We recently had the pleasure of completing a project of recovering and refinishing 52 chairs for the Broadmoor Golf Club. The 91-year-old club is originally a tribute to A. Vernon “Mac” Macan, a truly talented golf course designer of the 1920s. It’s green and country club rooms have seen the likes of golf greats such as Arnold Palmer, Bing Crosby, Byron Nelson (winner and record-setting golfer at the 1945 $10,000 Seattle Open), Billy Casper, Doug Sanders, 22-year-old rookie and 1962 winner Jack Nicklaus and many more.


Broadmoor is known for its traditional and classic environment. Playing host to other events such as the Pac-10 championships of 1989 and 1999, Broadmoor prides itself on their excellent attention to detail. We were honored to be part of their ongoing vision. We’ve had many positive comments!




How often do you get the chance to reconnect with the past? Being able to touch something that was designed almost 100 years ago, yet still relevant and appealing today, can skyrocket inspiration in a designer, builder, manufacturer and consumer.

This morning when we stumbled across a Knoll Brno chair, we knew we had to tell everyone about it. As Becky Harris would say, “Oh, I shouldn’t play favorites but… What modern lover doesn’t want a piece of Mies van de Rohe around?”

For those without a designer or architectural eye, the Brno chair may seem like simply that, a chair. But once you take in the chrome finish, exquisite leather, keen detail and mind-boggling physics, what was once a chair becomes a centerpiece in a place we call work or home.



Ludwig Mies van der Rohe, often known simply as Mies, is widely regarded as one of the pioneering masters of modern architecture, alongside Le Corbusier and Frank Lloyd Wright. DWR.com calls his designs “architecture in miniature [and] exercises in structure and materials that achieve an extraordinary visual harmony as autonomous pieces and in relation to the interiors for which they were designed.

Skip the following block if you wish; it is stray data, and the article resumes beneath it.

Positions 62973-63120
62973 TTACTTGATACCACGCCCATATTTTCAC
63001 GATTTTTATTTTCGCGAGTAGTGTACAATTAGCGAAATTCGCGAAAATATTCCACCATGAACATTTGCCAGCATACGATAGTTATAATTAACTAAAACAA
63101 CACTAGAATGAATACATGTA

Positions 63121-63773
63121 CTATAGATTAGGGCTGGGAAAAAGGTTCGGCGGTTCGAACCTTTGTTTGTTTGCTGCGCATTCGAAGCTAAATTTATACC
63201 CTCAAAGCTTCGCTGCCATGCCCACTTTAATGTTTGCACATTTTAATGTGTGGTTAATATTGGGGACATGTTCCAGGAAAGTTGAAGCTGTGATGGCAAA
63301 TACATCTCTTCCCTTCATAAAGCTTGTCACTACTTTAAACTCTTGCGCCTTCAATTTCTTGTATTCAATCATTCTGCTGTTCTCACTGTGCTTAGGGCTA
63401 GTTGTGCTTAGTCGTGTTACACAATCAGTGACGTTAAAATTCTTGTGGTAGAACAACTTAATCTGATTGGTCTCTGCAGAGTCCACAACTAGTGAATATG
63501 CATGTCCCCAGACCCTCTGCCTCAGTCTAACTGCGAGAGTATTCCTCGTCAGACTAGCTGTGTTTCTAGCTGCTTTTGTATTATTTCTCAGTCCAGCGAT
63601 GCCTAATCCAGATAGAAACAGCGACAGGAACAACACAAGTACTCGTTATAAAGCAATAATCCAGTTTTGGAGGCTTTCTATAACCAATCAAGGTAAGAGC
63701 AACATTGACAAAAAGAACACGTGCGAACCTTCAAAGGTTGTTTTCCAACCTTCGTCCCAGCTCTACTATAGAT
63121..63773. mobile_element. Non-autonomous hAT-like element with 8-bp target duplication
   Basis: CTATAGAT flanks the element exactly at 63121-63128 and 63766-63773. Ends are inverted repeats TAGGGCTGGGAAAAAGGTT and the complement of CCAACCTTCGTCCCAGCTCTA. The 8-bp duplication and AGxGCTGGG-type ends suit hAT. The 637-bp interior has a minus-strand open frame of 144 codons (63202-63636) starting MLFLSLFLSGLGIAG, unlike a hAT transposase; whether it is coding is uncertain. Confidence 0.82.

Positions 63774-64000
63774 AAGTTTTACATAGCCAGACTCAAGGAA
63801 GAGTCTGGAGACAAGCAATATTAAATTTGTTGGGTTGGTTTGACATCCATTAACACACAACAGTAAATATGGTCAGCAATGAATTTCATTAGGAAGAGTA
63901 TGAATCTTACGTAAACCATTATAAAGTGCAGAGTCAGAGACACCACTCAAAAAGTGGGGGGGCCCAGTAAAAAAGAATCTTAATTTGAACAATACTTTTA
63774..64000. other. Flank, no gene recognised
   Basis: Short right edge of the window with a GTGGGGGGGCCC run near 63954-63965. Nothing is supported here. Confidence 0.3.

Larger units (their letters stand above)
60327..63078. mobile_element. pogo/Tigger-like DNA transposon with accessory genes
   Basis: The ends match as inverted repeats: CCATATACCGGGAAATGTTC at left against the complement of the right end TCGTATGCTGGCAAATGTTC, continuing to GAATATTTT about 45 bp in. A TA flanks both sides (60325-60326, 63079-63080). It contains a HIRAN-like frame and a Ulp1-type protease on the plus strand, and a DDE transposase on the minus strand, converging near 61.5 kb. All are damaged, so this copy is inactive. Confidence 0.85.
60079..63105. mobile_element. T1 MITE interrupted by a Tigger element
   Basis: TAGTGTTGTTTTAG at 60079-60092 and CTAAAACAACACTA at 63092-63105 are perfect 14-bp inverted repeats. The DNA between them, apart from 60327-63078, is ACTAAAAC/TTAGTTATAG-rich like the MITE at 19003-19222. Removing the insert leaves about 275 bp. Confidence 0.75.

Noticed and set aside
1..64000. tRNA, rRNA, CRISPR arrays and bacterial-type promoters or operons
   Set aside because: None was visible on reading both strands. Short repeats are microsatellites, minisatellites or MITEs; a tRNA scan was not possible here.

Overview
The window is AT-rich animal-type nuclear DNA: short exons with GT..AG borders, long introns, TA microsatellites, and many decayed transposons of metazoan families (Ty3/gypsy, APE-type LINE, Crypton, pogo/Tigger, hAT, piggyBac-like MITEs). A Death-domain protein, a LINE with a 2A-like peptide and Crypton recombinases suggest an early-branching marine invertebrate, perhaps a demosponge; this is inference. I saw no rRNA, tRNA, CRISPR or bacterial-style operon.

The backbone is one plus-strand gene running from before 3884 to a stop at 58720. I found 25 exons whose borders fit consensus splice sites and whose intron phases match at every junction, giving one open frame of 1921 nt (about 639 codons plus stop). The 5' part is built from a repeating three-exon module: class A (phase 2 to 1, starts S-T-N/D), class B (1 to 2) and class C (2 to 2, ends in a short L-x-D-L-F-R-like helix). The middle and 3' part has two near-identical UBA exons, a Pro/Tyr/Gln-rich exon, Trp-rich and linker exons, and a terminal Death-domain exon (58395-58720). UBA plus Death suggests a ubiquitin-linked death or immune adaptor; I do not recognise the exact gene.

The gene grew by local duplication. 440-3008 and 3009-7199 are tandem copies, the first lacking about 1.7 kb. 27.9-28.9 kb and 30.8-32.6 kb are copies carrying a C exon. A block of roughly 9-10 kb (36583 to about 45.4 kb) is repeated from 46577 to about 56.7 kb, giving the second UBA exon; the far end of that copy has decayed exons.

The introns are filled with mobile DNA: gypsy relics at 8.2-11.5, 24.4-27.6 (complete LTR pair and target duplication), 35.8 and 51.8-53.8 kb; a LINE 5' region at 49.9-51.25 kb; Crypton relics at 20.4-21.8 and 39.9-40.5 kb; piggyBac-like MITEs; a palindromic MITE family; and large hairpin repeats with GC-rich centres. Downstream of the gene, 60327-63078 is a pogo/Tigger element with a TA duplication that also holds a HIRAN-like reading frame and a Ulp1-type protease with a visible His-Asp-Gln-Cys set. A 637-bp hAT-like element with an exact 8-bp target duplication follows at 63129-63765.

Adopting the name of its roots in Brno, Czechoslovakia, van der Rohe’s Brno chair was designed specifically for the Tugendhat House in 1930. The design was adopted shortly after van der Rohe’s creation of the Barcelona chair for the 1929 International Exposition in Barcelona as a modern throne for the king and queen of Spain.

The chair itself is exclusively manufactured by Knoll and, according to The Human Solution, is a “progressive design [which] features a single steel tube that acts as the armrest, frame and chair legs. The comfortable seat and chair back are available in high quality leather or fabric.”


Hive Modern states that the “Brno chair mirrors the ground breaking simplicity of its original environment. A simple profile, clean lines and meticulous attention to detail have elevated the Brno chair to an icon of twentieth century furniture design.”

And this is why we at NW Design Guild absolutely love what we do. By connecting with the past and exploring the ideas and methods of designers, we are able to learn how something was originally built. We can excel in recovery of furniture and pieces that mean the world to someone based on a piece’s history and construction. We have a young team here at NW Design Guild; what an honor to be able to pass on what we have learned from past teachers so that this art may never go extinct.